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School of Social Work

Social Work

Heather Gough

Heather Gough, Ph.D.
Assistant Professor

Gough

Contact Information

Degrees

  • JD (University California Berkeley)
  • MSW (University of Denver, CO)
  • Ph.D. in Justice Studies – Law and Social Welfare (Arizona State University)

Biography

Professional Experience

Prior to joining the University of Nevada, Reno's School of Social Work in 2013, Heather worked as both an attorney and as a social worker. Her practice areas included legal representation of children in the child welfare system (ICWA inclusive), adult mental health law, guardianship, tribal sovereignty issues across spectrums of care, corrections, juvenile probation, in-home behavioral health, as well as international experience with Romani and North African populations and program development/management in the Urban Debate League programs.

Courses Taught

  • SW250: Social Welfare History and Policy
  • SW480: Field Seminar
    (At Arizona State University: JUS 105: Introduction to Justice Studies)
  • SW623: Social Work Methods with Organizations, Communities and Legislatures

Research Interests

Federal Indian law, sovereignty and behavioral health for Indigenous/Native communities; decolonization of professional curricula; and community empowerment strategies with particular focus on the Urban Debate movement.

Presentations (Past 5 years)

  • Gough, H.R. (2013, September). Understanding strengths & challenges for Native clients & communities: Federal Indian law and implications for culturally (and politically) competent practice. Accepted for plenary presentation at the National Association of Social Work, NV Annual Conference, Reno, NV.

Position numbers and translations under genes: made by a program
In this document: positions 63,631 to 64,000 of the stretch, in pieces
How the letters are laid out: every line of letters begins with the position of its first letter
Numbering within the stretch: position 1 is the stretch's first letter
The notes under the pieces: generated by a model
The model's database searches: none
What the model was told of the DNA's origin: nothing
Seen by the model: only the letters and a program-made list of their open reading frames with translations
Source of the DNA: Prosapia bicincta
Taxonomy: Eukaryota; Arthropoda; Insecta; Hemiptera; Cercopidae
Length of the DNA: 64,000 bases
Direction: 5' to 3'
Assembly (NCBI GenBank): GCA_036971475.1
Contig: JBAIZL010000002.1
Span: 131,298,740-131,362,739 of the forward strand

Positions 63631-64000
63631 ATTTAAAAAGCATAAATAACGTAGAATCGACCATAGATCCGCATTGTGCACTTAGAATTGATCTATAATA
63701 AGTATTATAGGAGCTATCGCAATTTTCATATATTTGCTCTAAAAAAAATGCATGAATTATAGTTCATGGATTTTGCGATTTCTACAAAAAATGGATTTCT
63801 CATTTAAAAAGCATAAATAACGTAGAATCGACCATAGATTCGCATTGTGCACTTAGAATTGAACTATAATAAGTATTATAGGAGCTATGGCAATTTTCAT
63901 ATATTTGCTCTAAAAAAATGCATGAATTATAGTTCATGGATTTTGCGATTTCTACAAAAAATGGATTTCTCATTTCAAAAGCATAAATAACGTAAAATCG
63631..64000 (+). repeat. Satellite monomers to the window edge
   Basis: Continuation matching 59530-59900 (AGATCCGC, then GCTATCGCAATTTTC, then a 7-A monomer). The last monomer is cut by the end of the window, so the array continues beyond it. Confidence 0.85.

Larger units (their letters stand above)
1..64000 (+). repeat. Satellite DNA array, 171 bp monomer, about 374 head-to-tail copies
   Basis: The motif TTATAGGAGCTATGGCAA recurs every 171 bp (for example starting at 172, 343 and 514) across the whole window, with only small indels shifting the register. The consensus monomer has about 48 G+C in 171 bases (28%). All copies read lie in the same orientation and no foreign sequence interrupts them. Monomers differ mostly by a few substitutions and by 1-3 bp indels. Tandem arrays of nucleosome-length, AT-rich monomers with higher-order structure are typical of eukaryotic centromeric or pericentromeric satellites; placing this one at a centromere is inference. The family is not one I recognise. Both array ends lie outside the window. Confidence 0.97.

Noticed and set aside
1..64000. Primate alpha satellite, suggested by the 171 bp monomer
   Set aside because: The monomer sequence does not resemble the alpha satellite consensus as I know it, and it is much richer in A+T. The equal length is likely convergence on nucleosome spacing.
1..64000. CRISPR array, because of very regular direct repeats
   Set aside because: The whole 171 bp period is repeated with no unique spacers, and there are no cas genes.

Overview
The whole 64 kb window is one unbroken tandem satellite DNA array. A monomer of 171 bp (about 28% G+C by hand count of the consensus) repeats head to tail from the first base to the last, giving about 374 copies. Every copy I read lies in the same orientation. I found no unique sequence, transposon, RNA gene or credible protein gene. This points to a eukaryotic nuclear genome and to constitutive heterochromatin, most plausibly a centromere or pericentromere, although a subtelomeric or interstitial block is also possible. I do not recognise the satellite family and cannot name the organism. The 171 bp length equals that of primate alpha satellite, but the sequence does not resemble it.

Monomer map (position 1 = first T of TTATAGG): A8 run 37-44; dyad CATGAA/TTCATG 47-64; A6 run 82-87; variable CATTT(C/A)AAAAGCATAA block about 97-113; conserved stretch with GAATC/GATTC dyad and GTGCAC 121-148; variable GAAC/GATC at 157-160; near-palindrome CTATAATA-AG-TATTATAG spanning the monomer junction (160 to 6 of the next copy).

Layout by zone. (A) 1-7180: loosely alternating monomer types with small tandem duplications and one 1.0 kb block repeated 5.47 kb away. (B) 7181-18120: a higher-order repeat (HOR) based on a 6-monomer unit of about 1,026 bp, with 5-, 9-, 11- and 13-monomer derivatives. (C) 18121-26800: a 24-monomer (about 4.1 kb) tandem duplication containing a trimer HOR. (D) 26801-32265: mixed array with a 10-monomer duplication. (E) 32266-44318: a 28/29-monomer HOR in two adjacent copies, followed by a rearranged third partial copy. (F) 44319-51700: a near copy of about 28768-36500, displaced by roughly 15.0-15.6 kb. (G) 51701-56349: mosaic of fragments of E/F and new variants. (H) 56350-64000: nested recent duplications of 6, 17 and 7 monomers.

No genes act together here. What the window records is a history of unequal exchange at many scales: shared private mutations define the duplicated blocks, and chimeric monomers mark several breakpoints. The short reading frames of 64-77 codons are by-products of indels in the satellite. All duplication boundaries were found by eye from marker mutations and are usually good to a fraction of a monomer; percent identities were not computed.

• Wilks, S. E., Ketchum, M. M., & Gough, H. R. (2013, November). Rotational field placements: Overview and application to gerontological social work. Accepted for presentation at the Gerontological Society of America 66th Annual Scientific Meeting, New Orleans, LA.
  • Zatz, M. & Gough, H.R. (2011, September). Gendered theory, gendered practice: Has feminist theorizing about crime and delinquency Influenced policy and practice? Presented by Co-Author Dr. Majorie Zatz to the Czech Academy of Science, Institute for Gender and Sociology, Prague, Czech Republic.
  • Gough, H.R. & Wilks, S.E. (2010, October). The rotational field placement: Overview and application in the social work curriculum. Accepted for presentation at the Council on Social Work Education (CSWE) 56th Annual Program Meeting, Portland, OR.

Publications

Peer Reviewed/Refereed Journals

  • Gough, H.R., & Wilks, S.E. (2012). Rotational field placements: Integrative review and application to gerontological social work. Social Work Education, The International Journal, 31(1), 90-109.
  • Wilks, S.E., Little, K.G., Gough, H.R., & Spurlock, W.J. (2011). Alzheimer's aggression: Influences on caregiver coping and resilience. Journal of Gerontological Social Work, 54(3), 260-275.
  • Gough, H.R., Wilks, S.E., & Prattini, R.J. (2010). Spirituality among Alzheimer's caregivers: Psychometric reevaluation of the Intrinsic Spirituality Scale. Journal of Social Service Research, 36(4), 278-288.

Book Chapters

  • Brayboy, B.M.J., Gough, H.R., Leonard, B., Roehl, R., & Solyom, J. (in press). Reclaiming scholarship: Critical Indigenous research methodologies. In S.D.
    Lapan, M. Quartaroli, & F.J. Riemer (Eds.), Qualitative Research. Jossey-Bass.

Encyclopedia Entries

  • Zatz, M.S., & Gough, H.R. (in press). Gendered theory, gendered practice: Has feminist theorizing about crime and delinquency influenced policy and practice? In G. Bruinsma & D. Weisburd (Eds.), Encyclopedia of Criminology and Criminal Justice. New York, NY: Springer Verlag.

Web-Based Publications

  • Gough, H.R., Ratnabalasuriar, S., Flett, S., Stapleton, D., Chapple, R., & Romero, M. (2012). TeachJustice: Online teaching resources for JSI instructors and faculty. Blog on Wordpress.com

Favorite Quote:

"I've learned that people will forget what you said, people will forget what you did, but people will never forget how you made them feel."
- Maya Angelou